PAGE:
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36

The effect of sample treatment on detection and urediniospore viability of Phakopsora pachyrhizi

Presenter: W. M. Jurick

All authors and affiliations: W. M. JURICK, II (1), C. L. Harmon (2), J. J. Marois (3), D. L. Wright (4), and P. L. Harmon (1). (1) Department of Plant Pathology, University of Florida, Gainesville, FL; (2) Southern Plant Diagnostic Network, University of Florida, Gainesville, FL; (3) Department of Plant Pathology, University of Florida, NFREC, Quincy, FL; and (4) Department of Agronomy, University of Florida, NFREC, Quincy, FL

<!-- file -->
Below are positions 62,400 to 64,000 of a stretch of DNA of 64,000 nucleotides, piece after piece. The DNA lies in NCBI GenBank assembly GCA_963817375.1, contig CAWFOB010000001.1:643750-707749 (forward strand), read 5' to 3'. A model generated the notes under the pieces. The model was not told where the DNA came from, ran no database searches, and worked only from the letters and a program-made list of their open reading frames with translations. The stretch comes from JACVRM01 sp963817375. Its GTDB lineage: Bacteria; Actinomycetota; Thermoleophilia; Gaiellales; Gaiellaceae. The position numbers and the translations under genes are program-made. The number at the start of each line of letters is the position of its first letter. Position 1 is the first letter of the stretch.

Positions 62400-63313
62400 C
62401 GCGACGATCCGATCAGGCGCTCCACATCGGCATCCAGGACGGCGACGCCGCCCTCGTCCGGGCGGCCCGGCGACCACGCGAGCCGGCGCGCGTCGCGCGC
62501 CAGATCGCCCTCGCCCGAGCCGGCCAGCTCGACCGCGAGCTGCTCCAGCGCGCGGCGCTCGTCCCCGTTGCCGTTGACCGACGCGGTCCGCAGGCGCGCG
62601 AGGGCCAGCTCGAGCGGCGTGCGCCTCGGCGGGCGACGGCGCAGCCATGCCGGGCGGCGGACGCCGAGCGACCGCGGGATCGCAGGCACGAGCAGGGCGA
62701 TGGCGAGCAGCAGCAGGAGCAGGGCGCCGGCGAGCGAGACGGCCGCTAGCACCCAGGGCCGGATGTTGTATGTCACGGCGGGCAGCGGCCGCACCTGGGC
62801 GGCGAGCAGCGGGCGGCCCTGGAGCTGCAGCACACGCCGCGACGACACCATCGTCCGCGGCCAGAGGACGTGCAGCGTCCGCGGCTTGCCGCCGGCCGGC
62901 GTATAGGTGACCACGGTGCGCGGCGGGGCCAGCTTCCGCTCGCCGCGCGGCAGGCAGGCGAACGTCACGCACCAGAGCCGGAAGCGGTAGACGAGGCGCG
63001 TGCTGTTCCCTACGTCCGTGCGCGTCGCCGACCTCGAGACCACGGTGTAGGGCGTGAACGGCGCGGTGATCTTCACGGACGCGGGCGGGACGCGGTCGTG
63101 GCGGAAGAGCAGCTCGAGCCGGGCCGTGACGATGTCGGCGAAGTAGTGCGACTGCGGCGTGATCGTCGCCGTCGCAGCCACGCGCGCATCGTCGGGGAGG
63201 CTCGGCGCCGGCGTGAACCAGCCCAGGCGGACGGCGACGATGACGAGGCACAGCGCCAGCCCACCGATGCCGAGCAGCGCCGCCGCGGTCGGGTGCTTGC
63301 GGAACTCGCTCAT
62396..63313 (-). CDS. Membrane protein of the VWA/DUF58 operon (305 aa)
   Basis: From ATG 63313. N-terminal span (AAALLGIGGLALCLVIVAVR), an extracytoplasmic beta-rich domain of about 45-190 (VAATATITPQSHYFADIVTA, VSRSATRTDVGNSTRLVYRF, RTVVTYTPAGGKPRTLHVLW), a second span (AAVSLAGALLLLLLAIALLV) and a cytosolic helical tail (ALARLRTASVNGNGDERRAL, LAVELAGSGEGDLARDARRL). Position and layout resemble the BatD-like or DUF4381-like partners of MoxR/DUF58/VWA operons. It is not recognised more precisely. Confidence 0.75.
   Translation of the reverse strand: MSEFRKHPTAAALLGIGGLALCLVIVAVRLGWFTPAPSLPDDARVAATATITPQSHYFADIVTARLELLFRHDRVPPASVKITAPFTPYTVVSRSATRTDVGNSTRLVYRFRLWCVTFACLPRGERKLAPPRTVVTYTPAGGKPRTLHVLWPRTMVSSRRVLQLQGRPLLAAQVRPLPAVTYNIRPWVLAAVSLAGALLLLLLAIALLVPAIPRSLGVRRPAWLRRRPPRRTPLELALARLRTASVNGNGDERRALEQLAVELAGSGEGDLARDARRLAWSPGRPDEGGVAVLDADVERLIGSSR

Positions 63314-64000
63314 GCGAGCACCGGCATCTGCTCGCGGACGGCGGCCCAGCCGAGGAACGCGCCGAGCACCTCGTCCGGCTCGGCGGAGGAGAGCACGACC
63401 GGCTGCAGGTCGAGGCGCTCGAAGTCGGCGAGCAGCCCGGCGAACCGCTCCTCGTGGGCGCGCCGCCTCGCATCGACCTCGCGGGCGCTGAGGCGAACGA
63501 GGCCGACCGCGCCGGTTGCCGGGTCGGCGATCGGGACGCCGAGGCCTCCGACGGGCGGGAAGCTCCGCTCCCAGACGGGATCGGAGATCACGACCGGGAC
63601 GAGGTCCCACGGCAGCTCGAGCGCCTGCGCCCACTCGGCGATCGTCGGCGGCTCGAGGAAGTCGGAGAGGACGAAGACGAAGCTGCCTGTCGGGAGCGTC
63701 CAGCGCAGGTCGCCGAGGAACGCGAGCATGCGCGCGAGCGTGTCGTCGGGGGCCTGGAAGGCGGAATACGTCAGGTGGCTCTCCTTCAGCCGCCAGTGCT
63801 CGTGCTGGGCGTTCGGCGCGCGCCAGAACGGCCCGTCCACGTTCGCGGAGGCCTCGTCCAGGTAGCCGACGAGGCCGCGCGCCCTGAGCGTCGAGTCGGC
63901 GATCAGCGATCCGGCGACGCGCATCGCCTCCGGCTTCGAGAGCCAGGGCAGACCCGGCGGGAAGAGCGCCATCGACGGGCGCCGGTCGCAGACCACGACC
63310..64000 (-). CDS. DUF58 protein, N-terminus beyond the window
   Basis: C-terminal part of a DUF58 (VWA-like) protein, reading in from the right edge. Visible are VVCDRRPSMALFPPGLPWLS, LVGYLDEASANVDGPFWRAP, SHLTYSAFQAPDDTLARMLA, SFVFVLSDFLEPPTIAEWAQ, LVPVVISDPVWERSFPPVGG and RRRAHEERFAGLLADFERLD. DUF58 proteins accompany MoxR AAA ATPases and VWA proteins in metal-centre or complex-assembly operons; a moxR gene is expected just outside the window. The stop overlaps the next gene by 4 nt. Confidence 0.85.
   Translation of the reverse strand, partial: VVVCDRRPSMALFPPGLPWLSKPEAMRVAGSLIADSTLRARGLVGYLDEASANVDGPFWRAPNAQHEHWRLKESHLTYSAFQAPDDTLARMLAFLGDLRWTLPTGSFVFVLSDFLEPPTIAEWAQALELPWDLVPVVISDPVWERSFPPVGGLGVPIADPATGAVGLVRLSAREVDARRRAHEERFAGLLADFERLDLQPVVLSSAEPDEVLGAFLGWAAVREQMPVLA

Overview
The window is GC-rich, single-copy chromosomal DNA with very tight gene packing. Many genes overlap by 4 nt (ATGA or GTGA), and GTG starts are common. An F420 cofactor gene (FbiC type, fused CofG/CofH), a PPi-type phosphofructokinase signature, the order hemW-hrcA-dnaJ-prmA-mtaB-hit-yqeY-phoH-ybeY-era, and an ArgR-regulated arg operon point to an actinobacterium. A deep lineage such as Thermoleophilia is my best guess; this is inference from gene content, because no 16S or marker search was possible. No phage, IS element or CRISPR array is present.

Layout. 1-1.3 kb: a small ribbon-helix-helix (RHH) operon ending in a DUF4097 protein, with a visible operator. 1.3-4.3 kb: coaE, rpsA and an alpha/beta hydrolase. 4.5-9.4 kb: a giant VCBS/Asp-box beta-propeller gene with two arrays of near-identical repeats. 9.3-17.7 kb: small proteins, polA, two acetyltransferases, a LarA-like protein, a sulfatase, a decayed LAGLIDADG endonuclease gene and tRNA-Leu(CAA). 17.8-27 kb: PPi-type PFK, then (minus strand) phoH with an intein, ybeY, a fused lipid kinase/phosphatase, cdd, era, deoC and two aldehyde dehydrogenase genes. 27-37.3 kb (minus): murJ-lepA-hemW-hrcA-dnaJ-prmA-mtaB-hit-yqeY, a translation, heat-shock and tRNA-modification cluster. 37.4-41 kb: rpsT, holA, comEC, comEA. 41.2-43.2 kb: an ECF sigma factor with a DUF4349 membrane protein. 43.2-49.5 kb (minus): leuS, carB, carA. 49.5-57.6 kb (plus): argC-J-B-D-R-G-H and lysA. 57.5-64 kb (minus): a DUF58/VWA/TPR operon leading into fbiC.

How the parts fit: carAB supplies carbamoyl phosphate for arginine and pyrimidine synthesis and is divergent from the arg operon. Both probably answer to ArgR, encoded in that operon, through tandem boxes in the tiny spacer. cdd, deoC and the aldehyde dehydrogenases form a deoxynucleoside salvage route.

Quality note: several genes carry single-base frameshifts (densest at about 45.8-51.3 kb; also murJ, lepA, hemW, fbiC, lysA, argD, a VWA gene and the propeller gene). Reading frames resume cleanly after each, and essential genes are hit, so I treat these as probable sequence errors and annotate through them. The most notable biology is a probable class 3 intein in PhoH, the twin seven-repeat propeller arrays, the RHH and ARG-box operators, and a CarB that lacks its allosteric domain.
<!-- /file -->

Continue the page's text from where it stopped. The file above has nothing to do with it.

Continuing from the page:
Asian soybean rust (ASR) is caused by the filamentous fungus Phakopsora pachyrhizi. This aggressive basidiomycete plant pathogen infects a wide range of cultivated and weedy legumes, including kudzu (Pueraria lobata), which is present throughout the southeastern United States. In Florida, ASR-infected kudzu serves as the overwinter host, which may provide an important source of inoculum for soybeans. Kudzu patches infected with ASR are routinely diagnosed based on visual symptoms (erumpent pustules on the underside of the leaf) using a dissecting microscope and are confirmed by PCR for newly infected areas or when symptoms are ambiguous. Rapid and accurate diagnosis of ASR-infected plant material is critical to minimize the economic impact of this devastating disease. Two widely used diagnostic tools for ASR diagnosis, conventional PCR and ELISA, detect both viable and nonviable pathogens in ASR-infected samples. The relationship between pathogen viability, detection capability, and various environmental regimes was investigated in this study. Results will help identify optimal conditions for sample storage to preserve the detection capability of each diagnostic test. Preliminary studies investigating spore viability have provided a foundation for future endeavors to investigate the impact of environmental conditions on pathogen survival in the field.

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